Sex, Kittens & How to Write the Best Blog in the World.

Via Kate Bartolotta
on Jan 8, 2013
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A funny thing happens to writers when they begin to think about their audience.

I like to call it “blog pimping.”

(Just kidding, I’ve never called it that before. I’m just thinking about you, my audience, and all the things that were rolling around in my head earlier and how to get them back out now that my coffee has pretty much worn off and I’ve done eighty billion other tasks.)

But yes, back to blog pimping. From an editorial standpoint, it sucks. From a reader’s standpoint, it sucks.

It’s not so hot on the writer’s end either. It’s the writing equivalent of faking an orgasm; it doesn’t really make anyone involved truly happy.

It’s when we are so focused on a particular outcome that we want from our writing, from our audience, that we write ourselves right out of it.

I’ve done it. You’ve probably done it.

There are those moments where we want to make something occur a certain way, and so we force it. And, predictably, it might do well, if doing well means lots of people click on the link and look at the sexy photo or watch the funny cat video. But then what? Who cares? It vanishes into the abyss of the internet, never to be thought of again.

But hey, at least it was Popular, right?

If you’ve spent more than a few minutes on the internet, you know that two things equal instant blog popularity:


making out




(And on elephant, vegans are hot too. If you put together a blog that was all pictures of sexy vegans holding kittens, you’d be golden. P.S. To all sexy kitten-owning vegans, send me your pictures for our upcoming segment.)

So what’s my point here and do I have one?

If you want to be write a blog that will actually touch other humans, it’s time to let go of the sex and kittens and open a vein.

There’s that thing, that person, that idea that you just can’t stop thinking about—that’s what you need to write.

When it takes hold, and won’t let go—that’s what you need to write.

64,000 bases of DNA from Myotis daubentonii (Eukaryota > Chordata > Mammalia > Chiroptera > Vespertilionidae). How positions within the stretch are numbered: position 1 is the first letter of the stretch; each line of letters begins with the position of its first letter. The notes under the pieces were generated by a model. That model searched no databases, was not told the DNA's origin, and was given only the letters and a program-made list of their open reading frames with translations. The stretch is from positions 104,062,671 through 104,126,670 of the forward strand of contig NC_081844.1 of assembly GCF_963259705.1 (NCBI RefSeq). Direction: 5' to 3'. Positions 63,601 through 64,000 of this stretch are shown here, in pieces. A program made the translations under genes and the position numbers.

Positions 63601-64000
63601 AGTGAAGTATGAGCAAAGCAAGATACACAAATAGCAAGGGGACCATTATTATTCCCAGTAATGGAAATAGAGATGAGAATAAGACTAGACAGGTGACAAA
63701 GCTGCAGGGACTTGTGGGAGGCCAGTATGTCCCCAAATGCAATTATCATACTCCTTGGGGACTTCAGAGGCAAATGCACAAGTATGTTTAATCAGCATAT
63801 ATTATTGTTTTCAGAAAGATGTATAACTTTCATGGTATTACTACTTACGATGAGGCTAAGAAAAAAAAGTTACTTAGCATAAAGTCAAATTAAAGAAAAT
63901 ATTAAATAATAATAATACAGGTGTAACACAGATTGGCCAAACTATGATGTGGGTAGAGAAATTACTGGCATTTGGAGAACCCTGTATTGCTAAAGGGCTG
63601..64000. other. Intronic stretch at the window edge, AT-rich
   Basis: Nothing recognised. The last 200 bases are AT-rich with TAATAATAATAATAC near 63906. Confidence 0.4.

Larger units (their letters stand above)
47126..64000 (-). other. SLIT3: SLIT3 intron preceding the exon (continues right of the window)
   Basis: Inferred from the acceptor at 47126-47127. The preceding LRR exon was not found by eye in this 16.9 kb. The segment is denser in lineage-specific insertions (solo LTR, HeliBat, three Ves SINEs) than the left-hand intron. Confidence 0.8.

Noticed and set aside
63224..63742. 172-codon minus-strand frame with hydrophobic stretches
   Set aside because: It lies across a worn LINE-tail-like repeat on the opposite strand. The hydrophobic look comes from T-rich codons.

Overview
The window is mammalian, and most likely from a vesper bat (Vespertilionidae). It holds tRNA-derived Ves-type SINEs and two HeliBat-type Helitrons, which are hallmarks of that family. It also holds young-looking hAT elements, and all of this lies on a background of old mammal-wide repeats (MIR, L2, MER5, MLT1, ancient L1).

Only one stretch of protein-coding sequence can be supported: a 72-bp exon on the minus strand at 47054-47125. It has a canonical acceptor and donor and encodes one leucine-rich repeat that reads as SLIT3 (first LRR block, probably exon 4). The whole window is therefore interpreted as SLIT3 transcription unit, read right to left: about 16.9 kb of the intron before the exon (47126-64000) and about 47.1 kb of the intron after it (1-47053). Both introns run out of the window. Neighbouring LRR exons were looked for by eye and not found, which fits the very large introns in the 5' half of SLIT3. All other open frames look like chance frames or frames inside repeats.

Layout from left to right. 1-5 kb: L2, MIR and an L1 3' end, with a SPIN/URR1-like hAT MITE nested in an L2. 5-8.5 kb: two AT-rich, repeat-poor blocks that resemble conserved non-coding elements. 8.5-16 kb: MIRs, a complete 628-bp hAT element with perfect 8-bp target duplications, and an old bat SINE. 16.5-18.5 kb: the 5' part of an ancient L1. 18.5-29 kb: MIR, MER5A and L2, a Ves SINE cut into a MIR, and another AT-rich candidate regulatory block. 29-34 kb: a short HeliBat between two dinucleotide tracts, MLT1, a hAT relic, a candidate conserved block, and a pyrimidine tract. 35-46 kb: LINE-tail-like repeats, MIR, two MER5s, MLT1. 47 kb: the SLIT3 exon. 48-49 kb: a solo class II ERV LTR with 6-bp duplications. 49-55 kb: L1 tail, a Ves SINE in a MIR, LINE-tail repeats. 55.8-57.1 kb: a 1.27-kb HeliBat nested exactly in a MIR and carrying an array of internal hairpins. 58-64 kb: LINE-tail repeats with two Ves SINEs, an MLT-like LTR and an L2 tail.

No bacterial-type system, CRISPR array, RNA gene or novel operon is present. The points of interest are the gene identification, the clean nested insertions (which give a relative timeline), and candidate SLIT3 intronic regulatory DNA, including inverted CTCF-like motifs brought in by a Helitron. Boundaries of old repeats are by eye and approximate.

When you don’t know if you can write about it, it feels like too much, too raw, too honest—that’s what you need to write.

When you find yourself mumbling as you drive, in the shower, in your sleep—that’s what you need to write.

When you find yourself at your keyboard and it’s pouring out of you and you really don’t give a fuck how many views it gets because it’s true and it’s yours and if it touches one other person and is real to them too, it’s enough—that’s what you need to write.

Write it like a letter that some small part of you needs to remember, the things you have forgotten and need to hear again.

Write it like a love story, to the one who got away, the one you never met, the one sitting on the other side of the room.

Write it like a list, to tattoo on your arm, of all the things you’ve left behind.

Write it like a poem, to whisper, as you’re falling asleep.

Write it as a treatise, a declaration; write it completely—don’t leave anything out.

Write it until it’s finished, because you must write it, and more will come tomorrow.

Not every day is full of inspiration that rips you up and down or fills you until you burst.

Not everything we write is that.

But if we can let go of our audience a bit, and listen to the audience of one, on the inside, we will write what’s true. When we make a practice of writing what’s true—whether it’s about sex or kittens or yoga or politics or vegan soup—then it keeps on coming.